Serenity by Kirsten Bett
Today I bring you serenity. Don't you just love the sound of se-re-ni-ty. All the syllables perfectly forming the word that sounds like its meaning. Yum! I should have called our kitten Serenity instead of Max.
Black and white Max sleeps outside our bedroom, on a cat pillow on top of a box of board games we were going to sort out. Some Day. About 4 am Max usually ducks under the duvet where he calmly sleeps until hunger takes his claws into your shins and you yell out: "Max!" And throw him out of the bedroom.
Back in bed you start to write your upcoming blog in your head. You write about dealing with inner critics. You use affirmations: I am a great writer. I mean, just look at this blog. You hear aunty Bettie sniffling behind you. That's fine, you bludgeon her to death. Don't worry, she does not exist, only in my head.
My head also houses inner disturbers. Like the one who talks to me when I decide to go for a stroll and find a solution for a problem with the story I am writing. "What? No way," the disturber yells. "You were going to plough through Poisonwood Bible. How are you ever going to finish if you don't listen to your Audible books. And hey, putting it on hold for three months was a great idea but that was six months ago..."
Fully awake, listening to my inner critics and disturbers, I am completely unfocused and wonder where I am going with this blog. I drift back to my first idea, the skating fever in the Netherlands... An idea Maressa not only thought of as well but handled beautifully and even more important, timely. We are expecting spring temperatures a week later...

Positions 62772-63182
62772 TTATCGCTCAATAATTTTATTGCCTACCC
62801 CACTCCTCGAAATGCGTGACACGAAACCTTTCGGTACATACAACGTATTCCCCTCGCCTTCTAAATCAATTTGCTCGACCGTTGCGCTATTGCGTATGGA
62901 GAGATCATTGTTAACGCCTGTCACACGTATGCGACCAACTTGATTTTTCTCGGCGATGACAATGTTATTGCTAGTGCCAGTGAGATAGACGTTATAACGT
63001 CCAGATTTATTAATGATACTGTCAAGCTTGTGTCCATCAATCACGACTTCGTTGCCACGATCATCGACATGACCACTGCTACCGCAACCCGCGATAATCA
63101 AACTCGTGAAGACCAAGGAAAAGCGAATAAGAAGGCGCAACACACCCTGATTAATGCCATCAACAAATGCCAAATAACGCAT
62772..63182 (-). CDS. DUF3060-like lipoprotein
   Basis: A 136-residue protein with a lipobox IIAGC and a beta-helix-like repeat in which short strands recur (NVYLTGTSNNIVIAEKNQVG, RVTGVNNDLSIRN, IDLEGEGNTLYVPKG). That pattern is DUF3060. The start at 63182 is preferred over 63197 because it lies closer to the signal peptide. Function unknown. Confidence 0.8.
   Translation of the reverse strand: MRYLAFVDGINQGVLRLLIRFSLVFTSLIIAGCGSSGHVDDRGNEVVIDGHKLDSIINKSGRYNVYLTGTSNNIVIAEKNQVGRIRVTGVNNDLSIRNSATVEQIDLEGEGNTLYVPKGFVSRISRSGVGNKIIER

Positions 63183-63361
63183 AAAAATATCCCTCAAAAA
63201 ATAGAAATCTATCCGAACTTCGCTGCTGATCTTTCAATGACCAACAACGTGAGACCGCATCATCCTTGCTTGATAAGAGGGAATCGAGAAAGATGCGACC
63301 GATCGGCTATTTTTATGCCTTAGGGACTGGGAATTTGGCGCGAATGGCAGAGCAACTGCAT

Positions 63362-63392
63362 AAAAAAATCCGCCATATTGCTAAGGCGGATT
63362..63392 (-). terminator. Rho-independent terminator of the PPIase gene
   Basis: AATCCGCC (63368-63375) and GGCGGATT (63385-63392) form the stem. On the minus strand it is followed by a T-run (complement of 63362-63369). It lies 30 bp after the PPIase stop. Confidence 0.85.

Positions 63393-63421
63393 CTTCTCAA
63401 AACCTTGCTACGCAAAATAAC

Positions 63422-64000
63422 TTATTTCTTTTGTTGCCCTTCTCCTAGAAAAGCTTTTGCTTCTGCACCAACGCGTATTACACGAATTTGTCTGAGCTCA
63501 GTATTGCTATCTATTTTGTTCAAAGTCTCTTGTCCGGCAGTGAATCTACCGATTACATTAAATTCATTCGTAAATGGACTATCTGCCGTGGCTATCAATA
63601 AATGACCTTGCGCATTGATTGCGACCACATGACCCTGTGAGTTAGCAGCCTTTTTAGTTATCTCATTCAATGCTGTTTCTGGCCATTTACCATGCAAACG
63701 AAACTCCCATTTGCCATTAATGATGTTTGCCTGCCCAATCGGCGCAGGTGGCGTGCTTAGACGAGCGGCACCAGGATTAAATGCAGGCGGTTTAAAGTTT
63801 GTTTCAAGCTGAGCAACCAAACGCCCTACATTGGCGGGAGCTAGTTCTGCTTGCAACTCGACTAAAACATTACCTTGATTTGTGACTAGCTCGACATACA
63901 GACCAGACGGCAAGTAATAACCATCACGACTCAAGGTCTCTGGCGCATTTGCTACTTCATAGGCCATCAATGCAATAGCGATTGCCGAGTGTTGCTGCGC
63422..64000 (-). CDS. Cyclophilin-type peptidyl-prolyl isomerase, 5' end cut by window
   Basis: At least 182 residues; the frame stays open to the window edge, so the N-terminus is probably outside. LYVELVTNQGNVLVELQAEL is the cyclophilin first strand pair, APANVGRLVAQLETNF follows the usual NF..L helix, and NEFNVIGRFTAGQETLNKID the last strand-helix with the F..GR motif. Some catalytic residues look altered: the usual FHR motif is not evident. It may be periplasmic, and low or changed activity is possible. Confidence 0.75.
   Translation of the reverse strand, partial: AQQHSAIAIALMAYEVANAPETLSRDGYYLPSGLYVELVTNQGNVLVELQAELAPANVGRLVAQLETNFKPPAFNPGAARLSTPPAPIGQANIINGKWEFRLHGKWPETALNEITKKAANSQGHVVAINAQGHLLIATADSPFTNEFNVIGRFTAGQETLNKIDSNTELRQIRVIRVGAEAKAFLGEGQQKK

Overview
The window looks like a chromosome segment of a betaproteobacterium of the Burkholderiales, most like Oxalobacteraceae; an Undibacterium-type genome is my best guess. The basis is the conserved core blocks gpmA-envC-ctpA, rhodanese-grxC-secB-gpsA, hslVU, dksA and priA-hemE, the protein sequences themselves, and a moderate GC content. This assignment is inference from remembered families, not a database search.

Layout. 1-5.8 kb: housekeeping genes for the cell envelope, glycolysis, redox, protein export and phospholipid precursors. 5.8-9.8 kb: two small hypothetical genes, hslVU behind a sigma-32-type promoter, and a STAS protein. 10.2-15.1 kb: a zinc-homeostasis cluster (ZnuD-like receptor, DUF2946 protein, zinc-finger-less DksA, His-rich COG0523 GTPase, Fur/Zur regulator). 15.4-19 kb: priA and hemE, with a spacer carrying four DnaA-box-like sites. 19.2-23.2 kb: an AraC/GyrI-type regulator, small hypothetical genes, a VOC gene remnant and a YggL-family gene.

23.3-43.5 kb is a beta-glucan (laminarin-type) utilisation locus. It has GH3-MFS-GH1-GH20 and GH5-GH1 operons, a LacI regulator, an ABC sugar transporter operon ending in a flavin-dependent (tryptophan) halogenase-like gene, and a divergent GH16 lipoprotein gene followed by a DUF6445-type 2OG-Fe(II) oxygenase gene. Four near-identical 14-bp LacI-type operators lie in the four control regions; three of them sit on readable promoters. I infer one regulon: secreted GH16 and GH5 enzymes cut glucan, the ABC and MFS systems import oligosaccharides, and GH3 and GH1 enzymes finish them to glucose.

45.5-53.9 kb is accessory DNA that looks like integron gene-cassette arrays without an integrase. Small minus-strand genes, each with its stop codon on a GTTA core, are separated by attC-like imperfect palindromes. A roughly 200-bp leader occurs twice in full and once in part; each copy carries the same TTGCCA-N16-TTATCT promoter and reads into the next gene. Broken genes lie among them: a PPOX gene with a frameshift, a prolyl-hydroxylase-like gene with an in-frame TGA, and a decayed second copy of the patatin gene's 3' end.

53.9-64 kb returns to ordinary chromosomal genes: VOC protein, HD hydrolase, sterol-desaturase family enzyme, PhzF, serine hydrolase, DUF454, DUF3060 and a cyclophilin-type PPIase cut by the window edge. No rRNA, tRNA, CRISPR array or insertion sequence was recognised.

And then... And then I hear them. It sounds like a million through the open window. Geese flying over. Serenity kicks in, immediately.
I am transported to my favourite Dutch poet, I have a few but he is my top guy. Rutger Kopland. A pseudonym for his real name that is just as pointly: van den Hoofdakker (Headfield) he used for his day job, a psychiatrist. Kopland means Headland but kop is a word used for an animal's head and he uses it for his poems that are simple and beautiful.
Kopland's poems just say it how it is. The geese flying over take me to Onder de appelboom/Under the apple tree. He also lived in the north of the Netherlands, not in Friesland like I do, but in Groningen towards the German border. It has the same broad views, the same geese flying over... Here are the translated lines:
and later I heard the wings
of geese in the heavens
I heard how still and empty
it was becoming
Those geese, they chatter like our inner critics and disturbers. Yet all the while they stride forwards with calm, strong, determined strokes. Serenity in seeming chaos.
About the author
Kirsten Bett is writing her first book My name is Wilma, a personal fiction book from the point of view from her cat Wilma. Wilma emigrated to New Zealand with Kirsten, Wim and their other cat Sailor in 2007. In 2017 they settled in the Netherlands again, but this time not in the busy west. They chose to live in Leeuwarden, Friesland in the north of the Netherlands.
Kirsten writes a blog Pondering Paws about places, characters and places in the book. She also posts blogs about her other love, poetry.